|Aleksandr Petrovsky||Mikhail Baryshnikov||Season 6||He was referred to by Carrie occasionally as "The Russian," is a famous artist who becomes Carrie's lover in the final season. He sweeps her off her feet with huge romantic gestures and shows her the foreign pockets of New York that she has never seen before. Her relationship with him brings up all sorts of questions in Carrie's mind about finding love past "a certain age" and whether or not she wants children. When he's preparing to return to Paris for a solo exhibit he invites Carrie to come live with him, which, after several deliberations (and one fight) with her friends, she does. After spending some time there, she realizes that he will never reciprocate the level of emotional involvement that she offers because his life and career will always come first.|
|Season||Ep #||First Airdate||Last Airdate|
|Season 1||12||June 6, 1998||August 23, 1998|
|Season 2||18||June 6, 1999||October 3, 1999|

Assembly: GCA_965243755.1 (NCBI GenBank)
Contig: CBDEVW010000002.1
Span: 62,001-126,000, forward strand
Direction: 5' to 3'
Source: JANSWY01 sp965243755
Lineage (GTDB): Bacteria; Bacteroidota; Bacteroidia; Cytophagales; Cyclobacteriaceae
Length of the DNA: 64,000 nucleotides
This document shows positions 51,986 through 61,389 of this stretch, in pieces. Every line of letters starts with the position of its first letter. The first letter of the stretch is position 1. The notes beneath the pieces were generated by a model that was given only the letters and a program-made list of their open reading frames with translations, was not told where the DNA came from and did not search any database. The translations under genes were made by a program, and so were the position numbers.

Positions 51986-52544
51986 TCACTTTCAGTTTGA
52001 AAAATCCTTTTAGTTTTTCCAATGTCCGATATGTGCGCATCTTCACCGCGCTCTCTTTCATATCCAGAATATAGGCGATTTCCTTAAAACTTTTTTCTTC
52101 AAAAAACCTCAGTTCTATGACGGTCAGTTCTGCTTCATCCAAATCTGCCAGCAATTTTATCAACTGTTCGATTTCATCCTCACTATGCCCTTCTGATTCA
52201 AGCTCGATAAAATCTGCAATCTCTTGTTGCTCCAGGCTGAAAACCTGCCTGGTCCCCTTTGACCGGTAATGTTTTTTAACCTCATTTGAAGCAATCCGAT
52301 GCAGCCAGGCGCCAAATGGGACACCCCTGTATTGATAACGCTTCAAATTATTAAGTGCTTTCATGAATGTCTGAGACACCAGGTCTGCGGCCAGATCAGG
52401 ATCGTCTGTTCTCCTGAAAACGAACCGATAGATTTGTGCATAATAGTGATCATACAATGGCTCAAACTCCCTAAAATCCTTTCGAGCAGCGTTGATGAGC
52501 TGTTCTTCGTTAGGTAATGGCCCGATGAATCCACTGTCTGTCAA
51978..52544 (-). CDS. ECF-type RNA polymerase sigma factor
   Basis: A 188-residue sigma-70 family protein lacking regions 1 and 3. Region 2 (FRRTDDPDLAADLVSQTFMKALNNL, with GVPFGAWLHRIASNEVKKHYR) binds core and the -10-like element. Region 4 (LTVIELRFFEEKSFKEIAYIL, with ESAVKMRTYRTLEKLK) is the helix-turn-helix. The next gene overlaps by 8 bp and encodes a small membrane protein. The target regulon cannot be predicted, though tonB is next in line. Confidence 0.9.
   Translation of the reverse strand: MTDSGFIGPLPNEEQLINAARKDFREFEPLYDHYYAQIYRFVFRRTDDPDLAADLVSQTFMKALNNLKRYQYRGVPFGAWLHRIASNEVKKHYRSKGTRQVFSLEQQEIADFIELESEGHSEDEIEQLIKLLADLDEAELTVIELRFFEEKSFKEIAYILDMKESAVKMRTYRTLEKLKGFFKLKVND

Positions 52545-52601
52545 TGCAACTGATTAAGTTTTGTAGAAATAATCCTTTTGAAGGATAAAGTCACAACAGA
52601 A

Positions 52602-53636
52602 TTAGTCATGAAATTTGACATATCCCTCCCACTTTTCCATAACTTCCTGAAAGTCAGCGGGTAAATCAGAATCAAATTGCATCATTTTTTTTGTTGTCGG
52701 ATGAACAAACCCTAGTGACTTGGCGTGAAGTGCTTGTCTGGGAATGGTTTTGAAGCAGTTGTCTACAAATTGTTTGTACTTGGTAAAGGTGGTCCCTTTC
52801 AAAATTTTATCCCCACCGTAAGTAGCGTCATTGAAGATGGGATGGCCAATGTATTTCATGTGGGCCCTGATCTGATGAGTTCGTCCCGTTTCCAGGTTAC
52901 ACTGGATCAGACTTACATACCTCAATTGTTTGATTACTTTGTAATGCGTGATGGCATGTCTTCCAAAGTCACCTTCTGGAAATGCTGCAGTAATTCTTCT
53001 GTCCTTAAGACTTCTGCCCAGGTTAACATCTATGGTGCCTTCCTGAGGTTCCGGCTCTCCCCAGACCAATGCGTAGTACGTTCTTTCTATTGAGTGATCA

|Season 3||18||June 4, 2000||October 15, 2000|
|Season 4||18||June 3, 2001||February 10, 2002|
|Season 5||8||July 21, 2002||September 8, 2002|
|Season 6||20||June 22, 2003||February 22, 2004|
The Sex and the City: The Movie DVD was released on September 23, 2008.
The show became well known and lauded for its frank dialogue about women and sex. An unlikely supporter of the show is author Orson Scott Card. Card stated that although the crudity of the series left him numb, the show contained some of the best writing on television.
However, the characters have been criticized for being shallow, superficial, and self-absorbed.
Sex and the City is currently syndicated in the United States by HBO corporate sibling (under Time Warner) Warner Bros. Television Distribution. The international rights to the series currently rest with CBS Television Distribution, the syndication arm of CBS Paramount Television, the successor-in-interest to Paramount's television unit (through its acquisition of original international distributor Rysher Entertainment) now owned by CBS Corporation.